Mike Ski has been leading something of a double life. While known best as the lead singer for good-time punk rockers The A.K.A.s, Ski has spent much of his downtime—if you could call it that—tattooing the musicians he’s sharing stages with. Members of Bayside, Silverstein, Bring Me The Horizon, Hawthorne Heights, Fall Out Boy, Set Your Goals, Emery, Bleeding Through, Alexisonfire, P.O.S., Hit The Lights, Anti-Flag and many more have all been inked by Ski through his many years on the road since the A.K.A.s’ debut, White Doves & Smoking Guns, in 2003.
Maybe double life isn’t the best turn of phrase—he’s not doing it in secret—but at the very least, it’s double duty. On this year’s Warped Tour, where he and his bandmates were on in its entirety supporting their recent release, Animal Summer, Ski was probably putting in just as much time tattooing as he was performing his various duties as a punk band on the summer’s longest festival.
On the eve of his flight out to Hawaii (something of a vacation) to perform some club dates, Ski was eager to talk about his love for the art of tattoos.
Were you a tattoo artist before you were in The A.K.A.s? Is that what you did as a job?
I’ve done it throughout the time that I’ve played music. I’m also a graphic designer. But I’ve been tattooing for about 15 years now. The last shop I worked in was when I lived near New York, I worked at a shop called Lotus in Long Island, which is Civ from the Gorilla Biscuits, that’s his shop. He’s a really awesome tattooer. But since then I’ve been touring so much that I’ve just been tattooing on the road.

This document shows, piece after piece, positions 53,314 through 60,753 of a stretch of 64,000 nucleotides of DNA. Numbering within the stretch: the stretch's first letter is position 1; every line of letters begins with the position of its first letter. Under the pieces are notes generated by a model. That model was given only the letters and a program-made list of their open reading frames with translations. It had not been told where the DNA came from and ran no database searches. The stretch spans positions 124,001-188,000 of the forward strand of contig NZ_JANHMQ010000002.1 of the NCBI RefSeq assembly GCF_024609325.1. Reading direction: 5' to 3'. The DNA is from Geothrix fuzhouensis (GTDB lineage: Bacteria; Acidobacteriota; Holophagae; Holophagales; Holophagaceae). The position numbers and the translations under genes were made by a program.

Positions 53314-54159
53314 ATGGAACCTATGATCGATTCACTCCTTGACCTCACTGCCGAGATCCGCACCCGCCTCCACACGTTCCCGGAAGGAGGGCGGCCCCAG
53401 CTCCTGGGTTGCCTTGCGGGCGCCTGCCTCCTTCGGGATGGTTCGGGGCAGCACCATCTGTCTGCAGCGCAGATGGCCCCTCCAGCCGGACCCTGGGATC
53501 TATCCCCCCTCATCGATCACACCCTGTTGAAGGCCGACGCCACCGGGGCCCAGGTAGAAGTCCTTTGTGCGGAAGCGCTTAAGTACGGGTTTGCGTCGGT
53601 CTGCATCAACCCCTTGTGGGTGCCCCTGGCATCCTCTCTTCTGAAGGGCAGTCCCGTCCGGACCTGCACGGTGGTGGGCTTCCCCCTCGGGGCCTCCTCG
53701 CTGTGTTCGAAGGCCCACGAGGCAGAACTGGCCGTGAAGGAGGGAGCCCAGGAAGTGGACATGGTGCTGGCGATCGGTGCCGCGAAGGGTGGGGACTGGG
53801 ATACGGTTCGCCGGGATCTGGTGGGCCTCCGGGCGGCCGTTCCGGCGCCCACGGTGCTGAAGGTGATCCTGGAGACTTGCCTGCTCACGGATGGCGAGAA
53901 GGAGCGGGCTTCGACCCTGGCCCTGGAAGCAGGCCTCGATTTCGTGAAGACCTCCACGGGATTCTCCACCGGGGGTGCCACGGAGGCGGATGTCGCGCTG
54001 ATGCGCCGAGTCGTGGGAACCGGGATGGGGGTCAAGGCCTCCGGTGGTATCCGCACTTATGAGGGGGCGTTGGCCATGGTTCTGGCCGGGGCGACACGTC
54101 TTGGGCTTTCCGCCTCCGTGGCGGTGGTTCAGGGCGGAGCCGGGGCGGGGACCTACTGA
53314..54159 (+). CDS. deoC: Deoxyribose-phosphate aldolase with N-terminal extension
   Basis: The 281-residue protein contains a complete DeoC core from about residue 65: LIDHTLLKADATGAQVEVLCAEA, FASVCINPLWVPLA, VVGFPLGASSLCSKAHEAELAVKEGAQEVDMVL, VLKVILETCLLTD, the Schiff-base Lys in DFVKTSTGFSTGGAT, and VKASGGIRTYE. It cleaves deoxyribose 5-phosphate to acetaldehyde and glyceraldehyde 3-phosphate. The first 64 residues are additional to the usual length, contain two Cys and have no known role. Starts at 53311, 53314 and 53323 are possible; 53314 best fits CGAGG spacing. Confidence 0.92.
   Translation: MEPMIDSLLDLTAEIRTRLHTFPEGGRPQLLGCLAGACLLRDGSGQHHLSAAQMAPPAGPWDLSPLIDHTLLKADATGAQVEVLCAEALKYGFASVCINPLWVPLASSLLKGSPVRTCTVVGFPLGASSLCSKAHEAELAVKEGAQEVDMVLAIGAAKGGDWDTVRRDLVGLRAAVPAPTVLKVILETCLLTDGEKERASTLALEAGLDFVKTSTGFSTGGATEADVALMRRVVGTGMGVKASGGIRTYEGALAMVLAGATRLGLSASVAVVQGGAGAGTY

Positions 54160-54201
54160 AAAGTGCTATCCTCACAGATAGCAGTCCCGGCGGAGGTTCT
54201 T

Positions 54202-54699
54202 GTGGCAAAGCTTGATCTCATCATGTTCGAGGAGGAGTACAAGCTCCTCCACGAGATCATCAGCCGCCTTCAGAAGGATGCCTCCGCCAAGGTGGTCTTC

How did you first get into tattoos?
I was just always into the aesthetic of tattoos and the kind of hard work that they went along with. I was listening to punk music and playing in punk and hardcore bands early on and a good friend of ours in town where I grew up in northwest Pennsylvania, he started tattooing and he would tattoo all of us. He ended up moving away, and we didn’t really have anybody else to tattoo us because the other people in town weren’t really doing the kind of tattoos we were into.
One day I was like, ‘You know, I think that I can do that better anyway.’ With the money from my graduation party from high school, I just bought a set of stuff and just started tattooing. I didn’t apprentice anywhere, which is kind of a bummer in hindsight, but I had a lot of encouragement and a lot of help from my friends to give me practice (laughs). Shortly after I ended up befriending some other tattooers and stuff and that was a chance to get caught up and speed up the learning process. But I always feel that tattooing is a never-ending learning process, and I’m always learning stuff every day. Even this summer on Warped Tour, I learned so much stuff.
Who is the lucky person that was your first victim?
This kid that I know, he’s named Eggy. He used to sing in a hardcore band called Abnegation from Erie. He’s got an awful, awful tattoo from me. But my best friend, this guy Rob Whipple, he has my second tattoo, and it is equally as awful. He and I still live in the same neighborhood in Philly now, and I see him all the time. Basically, I’ve extended him free good tattoos for the rest of his life in exchange for it. Right before Warped Tour I ended up doing a big half-sleeve on him for free just to pay him back and he loves it. I think maybe it’s worth it. His wife says it looks like the Christmas tree from Charlie Brown. It’s definitely bad. But since, I’ve hopefully done some good tattoos.